Boris Iouioukine drove a taxi for Laclede Cab Co. in St. Louis for more than 20 years after emigrating from Russia.
“He was one of our hardest-working drivers,” Laclede Cab president Adam McNutt said Thursday, three days after Iouioukine was found dead on a St. Louis street. “He was a reserved, quiet man.”
His death remains a mystery to McNutt and others who knew Iouioukine.
A man who lived near East Dodier and North 25th streets saw Iouioukine in the street and called police about 9:30 p.m. Monday. When officers arrived, they found him unconscious and not breathing, bleeding from a puncture wound on his head, police say. Paramedics pronounced him dead at the scene. Neighbors said they hadn’t heard any gunshots.
Iouioukine had been called to a fare in the area where he was slain, according to McNutt.
His cab was missing from the murder scene, its GPS destroyed. It was found the next morning outside a vacant home in the 10000 block of Duke Drive, in the Castle Point neighborhood of north St. Louis County. KTVI showed video of the recovered cab with blood on the interior of a door.
No arrests had been made in the case as of Thursday morning, and authorities have not said more about the crime.
“We don’t know a motive at all,” McNutt said.
Iouioukine, 66, lived in the 800 block of Portsdown Road in Ballwin. A native of Russia, he owned his own cab but worked for Laclede as an independent contractor. He paid a weekly fee to Laclede for insurance and dispatching services, McNutt said. He had driven for Laclede since 1994.
McNutt said the cab company stressed safety among its drivers and had a vice president who spent 32 years as a police officer and a general manager who spent nearly 40 years driving a cab. McNutt said the company had a way for drivers to alert the dispatcher if there is an issue or if they feel unsafe. Iouioukine did not alert a dispatcher of any problems the night he was killed, McNutt said.
A gofundme account is raising money for funeral expenses.
Umar Lee, a Ferguson activist who worked for Laclede for 10 years, said he had gotten to know Iouioukine. They would chat at cab stands in between fares.
“I learned a lot from him,” Lee said. “He had a lot of character, a lot of personality. ... I’m a political guy, and we talked about international geopolitics and current Russian politics. He was always interesting to talk to (because) he was a smart guy.”
By the time Lee joined the cab company in 2005, Iouioukine had already been working there for years, he said. Lee described Iouioukine as an “old-school driver” who was “fair but firm” with both his customers and other cab drivers.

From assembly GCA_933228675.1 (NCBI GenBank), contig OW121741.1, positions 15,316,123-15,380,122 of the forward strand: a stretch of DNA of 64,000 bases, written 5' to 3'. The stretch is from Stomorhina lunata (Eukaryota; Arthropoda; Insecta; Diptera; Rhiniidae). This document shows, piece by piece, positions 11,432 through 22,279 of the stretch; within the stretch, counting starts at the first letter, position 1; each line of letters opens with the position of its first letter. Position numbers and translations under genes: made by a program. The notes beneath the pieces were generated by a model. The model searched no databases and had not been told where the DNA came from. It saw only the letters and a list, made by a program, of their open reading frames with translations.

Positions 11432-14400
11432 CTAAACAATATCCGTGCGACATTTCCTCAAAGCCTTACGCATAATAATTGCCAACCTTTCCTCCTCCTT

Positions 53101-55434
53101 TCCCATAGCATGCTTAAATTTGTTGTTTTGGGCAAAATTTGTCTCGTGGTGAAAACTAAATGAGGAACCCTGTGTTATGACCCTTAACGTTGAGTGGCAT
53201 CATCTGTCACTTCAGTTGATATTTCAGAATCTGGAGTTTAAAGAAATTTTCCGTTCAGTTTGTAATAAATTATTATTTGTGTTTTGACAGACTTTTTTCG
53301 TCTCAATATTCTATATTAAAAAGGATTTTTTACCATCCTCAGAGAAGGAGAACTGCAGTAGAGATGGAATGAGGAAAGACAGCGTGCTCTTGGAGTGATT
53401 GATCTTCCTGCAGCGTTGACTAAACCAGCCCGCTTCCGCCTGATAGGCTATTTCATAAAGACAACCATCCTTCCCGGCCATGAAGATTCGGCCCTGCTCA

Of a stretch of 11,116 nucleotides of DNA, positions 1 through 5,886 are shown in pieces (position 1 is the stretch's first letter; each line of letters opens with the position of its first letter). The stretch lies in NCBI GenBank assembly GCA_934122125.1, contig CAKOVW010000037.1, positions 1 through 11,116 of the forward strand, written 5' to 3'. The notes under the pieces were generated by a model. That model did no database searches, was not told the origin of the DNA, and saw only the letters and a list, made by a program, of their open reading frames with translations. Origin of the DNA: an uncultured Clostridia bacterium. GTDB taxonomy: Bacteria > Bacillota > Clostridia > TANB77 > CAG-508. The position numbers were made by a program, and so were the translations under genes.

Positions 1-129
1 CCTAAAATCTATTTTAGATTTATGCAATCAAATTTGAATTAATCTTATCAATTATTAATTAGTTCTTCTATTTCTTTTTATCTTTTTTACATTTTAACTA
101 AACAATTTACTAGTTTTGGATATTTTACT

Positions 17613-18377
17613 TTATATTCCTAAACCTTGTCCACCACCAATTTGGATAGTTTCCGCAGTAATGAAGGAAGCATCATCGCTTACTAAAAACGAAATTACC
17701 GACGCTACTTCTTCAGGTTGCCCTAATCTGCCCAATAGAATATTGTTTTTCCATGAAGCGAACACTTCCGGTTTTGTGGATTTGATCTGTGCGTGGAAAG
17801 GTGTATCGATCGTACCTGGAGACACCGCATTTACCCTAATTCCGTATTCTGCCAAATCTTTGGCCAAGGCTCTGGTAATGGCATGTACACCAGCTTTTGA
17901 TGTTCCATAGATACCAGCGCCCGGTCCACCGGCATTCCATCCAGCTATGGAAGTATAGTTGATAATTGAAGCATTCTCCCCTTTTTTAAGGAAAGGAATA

Lee said that industry-wide pressures were putting a strain on all taxi drivers in an already-dangerous job, and said he thinks that might have been a factor in Iouioukine’s tragic death.
“It’s a dangerous job in a dangerous city,” Lee said. “What happens now in the summertime is, business is slow in this time of year. Drivers take more chances to their safety because they need the money and they do things they wouldn’t normally, and they may take trips to areas they wouldn’t normally take and let their guard down a little bit. Also with Uber and Lyft decimating business, cab drivers are really struggling and taking chances. So maybe they take a fare in a bad neighborhood or a high crime area ... and that might have been the (situation) Boris was in.”
He worries that Iouioukine might have taken some risk he shouldn’t have. Driving a cab is already a dangerous job, Lee said, and some drivers take more risks in the summer when business is slower and as ride-hailing services such as Uber and Lyft eat into the market.
Lee said he would honk and wave whenever he saw Iouioukine’s cab around town. Lee said he’d always appreciated the insight Iouioukine had to offer.
“He came to the United States of America seeking a better life, and he found a home in St. Louis, and he loved St. Louis and he loved the community,” Lee said. “He worked hard and he did well and unfortunately he lost his life in St. Louis. It’s very tragic.”
Authorities asked anyone with information to contact CrimeStoppers at 866-371-8477. Tipsters can remain anonymous and may be eligible for a reward.